I think imagining the world in a different way provides a great platform from which to challenge people to think about what they believe, which is what much of my writing is about.

WhereTheMapEnds: Ah, yes, the power of fiction in general and of Christian speculative fiction in particular. How would you characterize the current state of Christian speculative fiction writing and/or publishing?

David Gregory: It’s booming. There seems to be a real appetite for it right now. The Shack is speculative. So is a recent bestseller, Rooms, by a friend of mine, Jim Rubart.

WhereTheMapEnds: Go, Jim! What have you seen that encourages you about Christian speculative fiction writing and/or publishing?

David Gregory: The most encouraging thing, I think, is that the quality is getting so much better. You will still read critics on Amazon that say, “This isn’t great literature,” etc., but most literature isn’t great from a classic perspective.

What’s heartening is that authors—often new authors like Rubart—are developing stories that are so creative and that touch people’s hearts. That’s what I look for in a book.

WhereTheMapEnds: What have you seen that discourages or frustrates you about Christian speculative fiction writing and/or publishing?

David Gregory: Ask me after I see how my next book does! I found after The Last Christian came out that people were labeling it as “Christian science fiction,” which I think pigeonholed it a bit. I never envisioned it that way while I was writing it, although it is placed 80 years in the future and does have an artificial intelligence plot line running through it. I was just projecting current trends out a few decades and writing a story about what my main character might encounter.

WhereTheMapEnds: Well, for future reference, projecting into the future to imagine what it might be like is science fiction. Speaking of predictions about the future, what do you think Christian speculative fiction writing and/or publishing will look like in three years? Five years? Ten years?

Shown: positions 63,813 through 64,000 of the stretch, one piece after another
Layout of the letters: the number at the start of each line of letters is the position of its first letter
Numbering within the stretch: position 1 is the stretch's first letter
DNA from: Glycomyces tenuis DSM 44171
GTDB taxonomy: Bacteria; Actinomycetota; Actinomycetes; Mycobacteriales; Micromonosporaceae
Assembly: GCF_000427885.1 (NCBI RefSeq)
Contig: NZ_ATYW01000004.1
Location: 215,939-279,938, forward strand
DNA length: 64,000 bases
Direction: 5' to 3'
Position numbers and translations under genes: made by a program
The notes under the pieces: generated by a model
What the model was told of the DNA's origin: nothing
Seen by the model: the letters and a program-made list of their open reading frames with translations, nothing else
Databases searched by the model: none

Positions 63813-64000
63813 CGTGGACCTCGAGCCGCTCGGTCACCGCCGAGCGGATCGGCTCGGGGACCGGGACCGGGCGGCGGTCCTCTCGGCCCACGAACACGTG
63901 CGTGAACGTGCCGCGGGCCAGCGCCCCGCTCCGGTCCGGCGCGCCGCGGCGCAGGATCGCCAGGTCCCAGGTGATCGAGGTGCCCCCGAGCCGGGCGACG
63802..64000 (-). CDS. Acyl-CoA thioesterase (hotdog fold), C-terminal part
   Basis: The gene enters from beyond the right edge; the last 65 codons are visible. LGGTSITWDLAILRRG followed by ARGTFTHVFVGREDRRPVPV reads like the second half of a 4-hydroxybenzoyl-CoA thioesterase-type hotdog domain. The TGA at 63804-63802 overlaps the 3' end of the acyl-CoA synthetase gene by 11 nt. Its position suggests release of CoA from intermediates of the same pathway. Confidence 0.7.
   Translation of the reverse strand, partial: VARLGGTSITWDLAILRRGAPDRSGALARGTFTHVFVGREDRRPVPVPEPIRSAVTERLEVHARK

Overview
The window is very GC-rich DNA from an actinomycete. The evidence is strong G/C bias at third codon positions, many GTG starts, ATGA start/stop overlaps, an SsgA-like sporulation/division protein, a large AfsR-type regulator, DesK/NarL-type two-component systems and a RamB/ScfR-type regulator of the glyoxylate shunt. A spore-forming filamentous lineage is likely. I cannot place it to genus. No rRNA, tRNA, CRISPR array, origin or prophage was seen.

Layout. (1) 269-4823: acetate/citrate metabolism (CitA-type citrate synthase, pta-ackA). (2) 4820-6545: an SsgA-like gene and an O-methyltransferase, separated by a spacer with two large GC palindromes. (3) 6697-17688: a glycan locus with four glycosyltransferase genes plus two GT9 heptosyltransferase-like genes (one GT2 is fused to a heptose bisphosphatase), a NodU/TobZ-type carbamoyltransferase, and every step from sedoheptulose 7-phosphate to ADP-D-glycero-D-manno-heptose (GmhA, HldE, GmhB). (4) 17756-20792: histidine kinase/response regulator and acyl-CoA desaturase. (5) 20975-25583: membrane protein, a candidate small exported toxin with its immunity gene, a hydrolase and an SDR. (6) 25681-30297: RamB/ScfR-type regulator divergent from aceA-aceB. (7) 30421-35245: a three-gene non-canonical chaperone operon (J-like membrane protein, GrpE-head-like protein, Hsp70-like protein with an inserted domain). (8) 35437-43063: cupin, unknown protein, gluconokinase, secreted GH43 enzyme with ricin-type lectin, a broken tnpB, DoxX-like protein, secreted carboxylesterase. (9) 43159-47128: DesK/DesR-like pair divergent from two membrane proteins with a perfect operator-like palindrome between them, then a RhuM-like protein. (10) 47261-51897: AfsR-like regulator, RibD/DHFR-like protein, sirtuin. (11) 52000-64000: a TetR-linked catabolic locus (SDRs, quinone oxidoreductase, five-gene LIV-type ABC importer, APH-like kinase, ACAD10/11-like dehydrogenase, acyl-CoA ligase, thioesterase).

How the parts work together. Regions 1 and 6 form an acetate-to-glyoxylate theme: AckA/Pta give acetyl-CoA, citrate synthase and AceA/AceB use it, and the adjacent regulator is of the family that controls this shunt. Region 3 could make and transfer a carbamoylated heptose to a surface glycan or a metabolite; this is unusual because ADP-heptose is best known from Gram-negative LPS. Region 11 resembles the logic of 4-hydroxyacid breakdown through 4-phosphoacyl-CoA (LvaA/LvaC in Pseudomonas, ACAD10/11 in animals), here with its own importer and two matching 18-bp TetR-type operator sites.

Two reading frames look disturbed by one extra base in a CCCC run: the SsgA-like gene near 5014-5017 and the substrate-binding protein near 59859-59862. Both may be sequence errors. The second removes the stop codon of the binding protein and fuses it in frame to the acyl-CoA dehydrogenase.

David Gregory: The stories will continue getting better. The audience will continue growing. The field is wide enough, and untapped enough, that the future looks quite bright. Plus, I think more movies will be made from these books. The Narnia movies. The Book of Eli. The movie version of The Shack is in development. There’s a real market for such material.

WhereTheMapEnds: I certainly hope you’re right. What advice would you give to someone who aspires to write and publish Christian speculative fiction?

David Gregory: Have a good story that comes from the heart, that you are passionate about, and write it well. There’s always a market for that. Don’t try to guess what the market is seeking. By the time you finish the book, the market will likely have changed.

WhereTheMapEnds: Good counsel. What’s the best book or seminar on fiction writing you know?

David Gregory: I recommend the annual American Christian Fiction Writers’ conference. It’s not cheap, but it has a wealth of good instruction, encouragement, interaction, and invaluable meetings with agents and publishing house editors for anyone trying to break into the business.

WhereTheMapEnds: Indeed, the ACFW conference is the best Christian writers conference for fiction. What’s the best part about writing and publishing Christian speculative fiction?

David Gregory: Getting paid. Ha! But seriously, not too many people do what I’m currently doing, which is writing Christian speculative fiction as my only source of income. Most everyone writes on the side, or their spouse brings in additional (or the primary) income.

When I was writing Dinner with a Perfect Stranger, I had the luxury of simply writing when I felt inspired. No one was waiting for it, and I took a year and a half to write 100 pages. There’s something to be said for that approach, for the quality it can produce, and for the pure enjoyment of writing. Now that I actually have a writing career, I have to be more intentional about my writing, which has been an adjustment for me.

Apart from the career aspect, though, it’s so very meaningful when someone tells me how one of my books has touched them, been meaningful in their life. Some writers primarily want to write a great story, which is fine. My motivation has always been to positively affect people’s lives. When that happens, it’s very heartening.

WhereTheMapEnds: What writing project(s) are you working on now?

David Gregory: I’m working on a political novel that I anticipate being released during the presidential election cycle in 2012. Political speculative fiction. Is that a genre?

WhereTheMapEnds: If enough of any kind of novel comes out and does well, it’s a genre! What’s the best speculative story (Christian or secular, book or otherwise) you’ve encountered lately?

David Gregory: Almost every episode of Fringe, on Fox.

That’s All for This Time

Thanks for chatting with us, David. May God continue to bless your writing career. You can find David online here.